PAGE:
Issued the following order:
The intervenor, Foundry Avenue Realty Trust, appeals an order of the superior court reversing a decision of the zoning board of adjustment (ZBA) for the respondent, the Town of Meredith (town), granting the intervenor a variance. The trial court agreed with the petitioner, the board of selectmen (BOS) for the town, that "because the ZBA did not specifically know what type of trade or repair would take place on the property, it did not have evidence upon which its decision on any of the five factors could be reasonably based." See RSA 674:33 (2008 & Supp. 2013) (amended 2013) (establishing five criteria for granting variances). We affirm.
The following facts are drawn from the record. On March 11, 2010, the ZBA granted the intervenor a variance allowing it to use the residentially zoned portion of its lot for "warehousing, light manufacturing, building trade or repair shop, and/or equipment and truck repair facility." The BOS appealed that grant to the superior court. See RSA 677:4 (Supp. 2013). The court found that the ZBA could not determine whether the statutory criteria for a variance were met without knowing the precise use to which the property would be put. See RSA 674:33. In particular, the court noted that the "parties offered no significant evidence or proof regarding whether the values of surrounding properties would be diminished." The court vacated the ZBA's decision to grant the variance and remanded the matter to the ZBA for proceedings consistent with its order. See RSA 677:11 (2008).
The intervenor then amended its application for a variance, limiting its proposed use to "building trade or repair shop." The ZBA held another hearing, at which it accepted evidence only on the diminution in value of surrounding properties. The intervenor's expert testified and submitted a report on the impact of the proposed variance on property values. The ZBA deliberated on all five statutory criteria and granted the variance. The BOS appealed, the superior court reversed the ZBA's decision, and the intervenor appealed to this court.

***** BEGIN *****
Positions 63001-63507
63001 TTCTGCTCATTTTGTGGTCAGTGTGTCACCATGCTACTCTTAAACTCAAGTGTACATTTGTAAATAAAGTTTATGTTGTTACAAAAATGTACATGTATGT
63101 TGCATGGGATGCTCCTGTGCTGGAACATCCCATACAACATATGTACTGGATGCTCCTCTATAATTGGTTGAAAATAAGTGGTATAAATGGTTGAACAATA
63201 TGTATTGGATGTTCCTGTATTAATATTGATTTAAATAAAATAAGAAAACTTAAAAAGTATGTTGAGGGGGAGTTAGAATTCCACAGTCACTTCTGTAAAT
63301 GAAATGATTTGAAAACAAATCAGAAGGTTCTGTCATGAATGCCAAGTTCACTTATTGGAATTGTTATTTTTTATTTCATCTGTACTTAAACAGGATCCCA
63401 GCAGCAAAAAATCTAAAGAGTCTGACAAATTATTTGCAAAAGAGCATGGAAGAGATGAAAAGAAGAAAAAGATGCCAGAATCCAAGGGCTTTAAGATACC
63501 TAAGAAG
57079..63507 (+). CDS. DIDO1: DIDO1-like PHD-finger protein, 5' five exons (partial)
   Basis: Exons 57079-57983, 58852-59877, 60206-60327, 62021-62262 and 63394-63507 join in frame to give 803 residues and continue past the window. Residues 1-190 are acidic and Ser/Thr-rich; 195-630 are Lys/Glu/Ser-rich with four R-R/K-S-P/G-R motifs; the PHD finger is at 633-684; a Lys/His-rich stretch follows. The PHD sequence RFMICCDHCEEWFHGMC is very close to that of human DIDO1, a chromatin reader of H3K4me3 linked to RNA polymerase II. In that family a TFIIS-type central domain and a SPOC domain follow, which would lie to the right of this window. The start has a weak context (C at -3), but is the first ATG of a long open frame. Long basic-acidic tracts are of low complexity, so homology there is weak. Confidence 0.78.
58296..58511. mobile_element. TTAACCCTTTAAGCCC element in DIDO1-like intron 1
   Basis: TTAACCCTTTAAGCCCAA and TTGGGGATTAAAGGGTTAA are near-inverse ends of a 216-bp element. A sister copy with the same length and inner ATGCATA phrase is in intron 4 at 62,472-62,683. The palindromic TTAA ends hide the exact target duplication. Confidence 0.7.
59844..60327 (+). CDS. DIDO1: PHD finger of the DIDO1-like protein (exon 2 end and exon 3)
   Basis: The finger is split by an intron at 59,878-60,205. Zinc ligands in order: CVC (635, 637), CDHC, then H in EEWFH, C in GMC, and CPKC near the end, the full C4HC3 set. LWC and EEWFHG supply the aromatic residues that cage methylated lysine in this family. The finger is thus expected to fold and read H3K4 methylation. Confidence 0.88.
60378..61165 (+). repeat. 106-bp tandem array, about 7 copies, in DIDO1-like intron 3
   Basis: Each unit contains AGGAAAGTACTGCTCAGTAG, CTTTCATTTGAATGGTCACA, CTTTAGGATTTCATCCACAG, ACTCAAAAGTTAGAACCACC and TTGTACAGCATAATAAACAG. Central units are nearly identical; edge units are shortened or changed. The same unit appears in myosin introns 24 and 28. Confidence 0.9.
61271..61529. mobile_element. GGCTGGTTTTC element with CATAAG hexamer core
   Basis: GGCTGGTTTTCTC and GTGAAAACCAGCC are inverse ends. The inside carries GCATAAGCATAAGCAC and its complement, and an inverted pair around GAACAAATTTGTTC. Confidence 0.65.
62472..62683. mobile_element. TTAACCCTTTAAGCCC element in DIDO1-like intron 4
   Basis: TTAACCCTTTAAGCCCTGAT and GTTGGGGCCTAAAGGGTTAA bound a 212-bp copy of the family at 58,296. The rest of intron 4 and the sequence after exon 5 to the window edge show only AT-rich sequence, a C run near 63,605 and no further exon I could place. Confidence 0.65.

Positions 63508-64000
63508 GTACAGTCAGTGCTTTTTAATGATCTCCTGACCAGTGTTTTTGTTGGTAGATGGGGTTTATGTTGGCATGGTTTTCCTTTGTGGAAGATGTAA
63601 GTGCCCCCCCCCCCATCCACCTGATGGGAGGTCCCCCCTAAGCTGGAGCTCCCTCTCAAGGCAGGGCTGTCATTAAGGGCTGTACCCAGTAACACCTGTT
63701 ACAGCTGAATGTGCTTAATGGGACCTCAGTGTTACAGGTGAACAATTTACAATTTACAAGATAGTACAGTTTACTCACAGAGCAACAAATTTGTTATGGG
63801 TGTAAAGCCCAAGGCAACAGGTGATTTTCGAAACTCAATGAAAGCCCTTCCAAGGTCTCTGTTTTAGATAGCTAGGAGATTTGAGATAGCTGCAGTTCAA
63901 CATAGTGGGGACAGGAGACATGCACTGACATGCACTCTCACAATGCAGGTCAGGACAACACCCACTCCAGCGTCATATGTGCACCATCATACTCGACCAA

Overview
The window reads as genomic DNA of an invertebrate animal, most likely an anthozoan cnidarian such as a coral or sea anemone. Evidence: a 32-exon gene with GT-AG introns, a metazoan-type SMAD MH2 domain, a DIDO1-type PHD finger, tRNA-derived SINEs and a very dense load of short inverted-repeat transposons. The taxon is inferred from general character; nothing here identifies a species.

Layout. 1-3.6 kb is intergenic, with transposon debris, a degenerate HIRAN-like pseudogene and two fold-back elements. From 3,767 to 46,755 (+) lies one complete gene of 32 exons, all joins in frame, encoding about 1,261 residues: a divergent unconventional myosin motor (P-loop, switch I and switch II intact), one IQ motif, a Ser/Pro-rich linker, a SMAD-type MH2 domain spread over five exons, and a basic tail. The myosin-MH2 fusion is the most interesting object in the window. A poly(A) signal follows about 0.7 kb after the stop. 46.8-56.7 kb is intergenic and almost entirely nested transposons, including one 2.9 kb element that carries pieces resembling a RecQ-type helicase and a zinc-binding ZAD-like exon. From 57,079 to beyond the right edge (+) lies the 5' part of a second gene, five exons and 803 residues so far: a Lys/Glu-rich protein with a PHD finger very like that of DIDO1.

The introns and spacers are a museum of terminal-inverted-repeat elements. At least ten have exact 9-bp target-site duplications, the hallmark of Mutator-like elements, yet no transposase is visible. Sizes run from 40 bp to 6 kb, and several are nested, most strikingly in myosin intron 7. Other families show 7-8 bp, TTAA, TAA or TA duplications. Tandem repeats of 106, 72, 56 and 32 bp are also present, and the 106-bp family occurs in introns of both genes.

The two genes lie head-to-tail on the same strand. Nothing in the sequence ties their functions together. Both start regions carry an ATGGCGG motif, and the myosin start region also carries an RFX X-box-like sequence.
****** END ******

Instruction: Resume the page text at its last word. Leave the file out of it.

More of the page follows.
On appeal, the intervenor, with whose brief the ZBA joins, argues that the trial court erred when it: (1) "exceed[ed] the specific instructions given [to the intervenor] by the Court" in its previous order; (2) found that the permitted use – "building trade or repair shop" – was not specific enough "for the ZBA to sufficiently assess the proposed use in light of the five [variance] criteria"; and (3) found that "the conclusions by the [intervenor's] expert regarding diminution of value could not be reached without further specificity" regarding the proposed use.
We will uphold the trial court's decision unless the evidence does not support it or it is legally erroneous. Chester Rod & Gun Club v. Town of Chester, 152 N.H. 577, 580 (2005). Our inquiry is not whether we would find as the trial court found, but rather whether the evidence before the court reasonably supports its findings. Bacon v. Town of Enfield, 150 N.H. 468, 471 (2004).
For its part, the trial court must treat all factual findings of the ZBA as prima facie lawful and reasonable. RSA 677:6 (2008). The trial court's review is not to determine whether it agrees with the ZBA's findings, but to determine whether there is evidence upon which they could have been reasonably based. Chester, 152 N.H. at 583.
The intervenor argues that the trial court exceeded the scope of its first order in its second order. See Kalil v. Town of Dummer Zoning Bd. of Adjustment, 155 N.H. 307, 312 (2007) (scope of remand to ZBA limited by the nature of error or issue identified by superior court). It asserts that the first order directed it "to specify the exact use, under the Meredith Zoning Ordinance" (emphasis in the original) that it sought, but that when it selected uses stated in the ordinance, the court again found those uses too imprecise to enable the ZBA to apply the statutory criteria. However, the trial court stated in its first order that "the ZBA's decision was unreasonable because it did not know the precise use sought by [the intervenor]. . . . Without knowing the exact use, the ZBA could not determine" whether the statutory criteria for a variance were met. Thus, the record does not support the intervenor's contention that the trial court directed it to select uses listed in the town's ordinance.